NEWTOWN, Conn. (WLS) -- A bomb threat forced the evacuation of the Sandy Hook Elementary School on Friday, a day of memorial services and moments of silence to mark the sixth anniversary of the massacre of 20 first-graders and six educators.
Teachers and students at the school were sent home for the day after the threat was called in around 9 a.m., and police did a sweep of the building. But they said they did not believe the threat was a credible. Authorities said it specifically referenced the anniversary.
"Obviously there's a heightened level of anxiety," police Lt. Aaron Bahamonde said. "It's not unexpected that these anniversary dates bring out the evil in some people."
Bahamonde said police were trying to determine who made the threat. It wasn't immediately clear if it was related to bomb threats made nationwide Thursday.
A 20-year-old gunman shot his way into the school on the morning of Dec. 14, 2012, and killed the 26 victims before fatally shooting himself. The school building where the shooting happened was razed and a new one was built at the same site.
Church bells in Newtown chimed in the morning, and all town offices were closed from 9:30 a.m. to 9:45 a.m. To honor the shooting victims, Gov. Dannel P. Malloy ordered all state and U.S. flags in Connecticut to remain at half-staff, where they have been in honor of the late President George H.W. Bush.
At vigils in Chicago, families spoke to honor the victims of Sandy Hook and promised to carry on the fight for justice and gun control reform they said still hasn't come.
A vigil at St. Paul and the Redeemer on Chicago's South Side was one of many throughout the area honoring victims and survivors of gun violence, and marking six years since the Sandy Hook tragedy.
"It was a tragedy that shook our country to its core, but nearly nothing happened in the wake of it," said Governor-Elect JB Pritzker.
The shooting continues to fuel the debate on gun control around the country to this day. But there were not debates at the commemorations, just a solitary call for action and a tribute to those killed by gun violence.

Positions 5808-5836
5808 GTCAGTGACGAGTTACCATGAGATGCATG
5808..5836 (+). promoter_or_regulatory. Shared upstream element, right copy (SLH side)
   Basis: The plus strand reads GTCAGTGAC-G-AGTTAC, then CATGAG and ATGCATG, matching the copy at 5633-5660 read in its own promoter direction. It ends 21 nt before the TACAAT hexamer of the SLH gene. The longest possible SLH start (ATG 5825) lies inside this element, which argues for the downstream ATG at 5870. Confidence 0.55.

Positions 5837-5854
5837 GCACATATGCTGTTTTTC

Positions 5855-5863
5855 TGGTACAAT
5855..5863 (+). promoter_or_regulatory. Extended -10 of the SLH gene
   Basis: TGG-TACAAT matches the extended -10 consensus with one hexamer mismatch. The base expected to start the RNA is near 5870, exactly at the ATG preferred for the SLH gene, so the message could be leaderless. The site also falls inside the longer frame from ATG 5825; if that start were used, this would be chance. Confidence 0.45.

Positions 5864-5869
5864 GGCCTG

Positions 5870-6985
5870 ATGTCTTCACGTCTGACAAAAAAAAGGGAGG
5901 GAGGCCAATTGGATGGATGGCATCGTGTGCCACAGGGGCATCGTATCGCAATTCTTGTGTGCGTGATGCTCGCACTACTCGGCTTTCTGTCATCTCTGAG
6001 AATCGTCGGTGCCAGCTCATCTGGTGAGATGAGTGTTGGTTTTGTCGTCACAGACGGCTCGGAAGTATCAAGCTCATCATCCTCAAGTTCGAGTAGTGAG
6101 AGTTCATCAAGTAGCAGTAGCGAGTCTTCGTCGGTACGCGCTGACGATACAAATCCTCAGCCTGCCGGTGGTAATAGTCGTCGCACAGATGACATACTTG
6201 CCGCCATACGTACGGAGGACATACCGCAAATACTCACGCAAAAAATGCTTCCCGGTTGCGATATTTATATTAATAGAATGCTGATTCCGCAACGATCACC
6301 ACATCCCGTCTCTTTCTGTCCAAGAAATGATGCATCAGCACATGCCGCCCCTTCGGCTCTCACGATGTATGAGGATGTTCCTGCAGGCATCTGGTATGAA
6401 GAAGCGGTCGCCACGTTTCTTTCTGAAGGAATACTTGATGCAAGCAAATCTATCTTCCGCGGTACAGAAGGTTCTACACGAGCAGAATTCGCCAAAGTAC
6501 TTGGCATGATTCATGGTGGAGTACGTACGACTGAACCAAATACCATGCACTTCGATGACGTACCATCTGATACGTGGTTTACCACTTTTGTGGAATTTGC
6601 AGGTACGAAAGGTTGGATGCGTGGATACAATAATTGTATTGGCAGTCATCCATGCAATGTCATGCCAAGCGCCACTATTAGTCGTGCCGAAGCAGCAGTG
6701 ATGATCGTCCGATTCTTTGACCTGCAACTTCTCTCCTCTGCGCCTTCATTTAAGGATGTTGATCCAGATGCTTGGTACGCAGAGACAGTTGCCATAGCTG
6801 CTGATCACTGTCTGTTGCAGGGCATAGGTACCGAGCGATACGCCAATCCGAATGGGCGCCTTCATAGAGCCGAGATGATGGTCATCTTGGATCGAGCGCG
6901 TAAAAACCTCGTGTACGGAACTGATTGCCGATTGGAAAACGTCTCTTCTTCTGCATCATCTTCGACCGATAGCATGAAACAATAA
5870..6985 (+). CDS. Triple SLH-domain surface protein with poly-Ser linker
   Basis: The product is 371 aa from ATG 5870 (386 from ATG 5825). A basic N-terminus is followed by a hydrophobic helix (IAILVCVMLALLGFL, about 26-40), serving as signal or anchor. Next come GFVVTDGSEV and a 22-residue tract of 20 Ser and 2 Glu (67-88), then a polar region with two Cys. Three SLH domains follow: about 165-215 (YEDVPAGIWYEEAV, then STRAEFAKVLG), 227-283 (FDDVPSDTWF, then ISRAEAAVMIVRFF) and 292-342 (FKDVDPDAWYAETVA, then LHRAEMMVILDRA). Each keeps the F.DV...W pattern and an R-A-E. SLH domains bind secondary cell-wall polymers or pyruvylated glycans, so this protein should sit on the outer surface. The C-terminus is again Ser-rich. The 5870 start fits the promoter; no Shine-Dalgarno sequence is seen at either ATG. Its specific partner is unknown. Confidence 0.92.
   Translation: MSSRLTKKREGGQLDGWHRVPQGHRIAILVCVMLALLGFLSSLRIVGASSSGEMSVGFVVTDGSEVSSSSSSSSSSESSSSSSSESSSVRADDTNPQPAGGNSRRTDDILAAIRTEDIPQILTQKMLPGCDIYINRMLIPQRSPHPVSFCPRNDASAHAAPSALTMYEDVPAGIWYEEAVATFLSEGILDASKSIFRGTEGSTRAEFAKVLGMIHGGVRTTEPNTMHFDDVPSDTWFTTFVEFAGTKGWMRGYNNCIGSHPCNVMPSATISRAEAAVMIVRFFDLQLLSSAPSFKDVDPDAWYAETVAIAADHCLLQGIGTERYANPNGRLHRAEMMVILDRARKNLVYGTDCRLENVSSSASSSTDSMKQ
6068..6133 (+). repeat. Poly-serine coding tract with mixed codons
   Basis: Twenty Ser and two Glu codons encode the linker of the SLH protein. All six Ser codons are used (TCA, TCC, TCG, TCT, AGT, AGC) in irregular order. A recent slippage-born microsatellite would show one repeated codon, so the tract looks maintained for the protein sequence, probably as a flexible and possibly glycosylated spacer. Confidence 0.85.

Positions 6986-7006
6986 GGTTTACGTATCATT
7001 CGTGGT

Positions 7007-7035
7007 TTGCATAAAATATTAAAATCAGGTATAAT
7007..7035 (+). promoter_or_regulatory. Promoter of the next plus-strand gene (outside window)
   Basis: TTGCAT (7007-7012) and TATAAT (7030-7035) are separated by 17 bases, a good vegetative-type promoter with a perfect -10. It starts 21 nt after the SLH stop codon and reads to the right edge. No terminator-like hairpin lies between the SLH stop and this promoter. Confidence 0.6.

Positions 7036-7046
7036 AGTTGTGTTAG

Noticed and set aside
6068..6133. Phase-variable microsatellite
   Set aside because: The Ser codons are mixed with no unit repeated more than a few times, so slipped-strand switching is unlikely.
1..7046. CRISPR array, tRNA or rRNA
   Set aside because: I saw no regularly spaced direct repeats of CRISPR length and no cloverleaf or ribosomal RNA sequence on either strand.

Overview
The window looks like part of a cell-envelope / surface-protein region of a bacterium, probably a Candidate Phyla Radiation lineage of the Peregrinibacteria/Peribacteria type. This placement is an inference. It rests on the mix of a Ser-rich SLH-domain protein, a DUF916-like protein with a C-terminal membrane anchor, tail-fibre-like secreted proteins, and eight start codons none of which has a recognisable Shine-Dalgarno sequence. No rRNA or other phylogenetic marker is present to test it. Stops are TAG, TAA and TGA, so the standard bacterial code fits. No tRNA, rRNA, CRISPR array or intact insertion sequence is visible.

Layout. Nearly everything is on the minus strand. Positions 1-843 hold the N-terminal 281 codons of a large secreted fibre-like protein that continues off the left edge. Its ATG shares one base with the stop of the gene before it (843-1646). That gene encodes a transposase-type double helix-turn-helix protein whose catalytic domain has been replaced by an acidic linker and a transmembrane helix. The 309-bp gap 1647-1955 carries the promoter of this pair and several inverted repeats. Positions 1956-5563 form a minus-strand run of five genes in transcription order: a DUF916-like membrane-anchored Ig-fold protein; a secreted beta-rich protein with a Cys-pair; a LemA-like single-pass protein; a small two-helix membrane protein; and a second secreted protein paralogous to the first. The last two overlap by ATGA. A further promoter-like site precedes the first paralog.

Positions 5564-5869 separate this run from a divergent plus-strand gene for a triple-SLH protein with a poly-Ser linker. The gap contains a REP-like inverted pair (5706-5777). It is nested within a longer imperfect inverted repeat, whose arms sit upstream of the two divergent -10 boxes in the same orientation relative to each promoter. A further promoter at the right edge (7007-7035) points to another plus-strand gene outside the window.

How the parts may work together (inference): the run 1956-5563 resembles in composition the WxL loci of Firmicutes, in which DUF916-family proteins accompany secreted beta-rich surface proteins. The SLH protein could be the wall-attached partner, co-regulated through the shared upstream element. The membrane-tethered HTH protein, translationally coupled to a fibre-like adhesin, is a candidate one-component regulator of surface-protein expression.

Neftali Reyes, Jr., 19, was one of those victims of gun violence; he died less than a year ago.
"He was home on break from college and he was gunned down," said Annette Flores, mother.
Flores survived being shot in the head twice at age 14 only to lose her only son to gun violence.
"He died in a month where it's supposed to be gathering and family. It's a devastating time for me," she said.
Flores carried a rose, as did other families that lost someone dear to them. All members of a club that none of them wished to join, those families now work to make sure others don't experience the same pain.
"Folks are victimized in schools and churches and places where we think it ought never happen," said Attorney General-Elect Kwame Raoul. "We need to make every place a place we don't expect it to happen."
The Centers for Disease Control and Prevention reported Friday that gun deaths in the U.S. are at their highest level in nearly 40 years. Pritzker called gun violence a public health epidemic, and while he said it may not be fixable overnight, he said he believes it can be fixed over time if the nation works together.
"The unthinkable tragedy that occurred on this day will forever have an impact - not only here in Connecticut, but throughout the entire nation," Malloy said in a statement. "I think about these innocent, young children and generous, kindhearted educators every single day. I will always keep them in my prayers."
PHOTOS: Victims of the Sandy Hook School Shooting
The Associated Press contributed to this report.
Chicago commemorates victims of gun violence on Sandy Hook school shooting anniversary; school evacuated after threat
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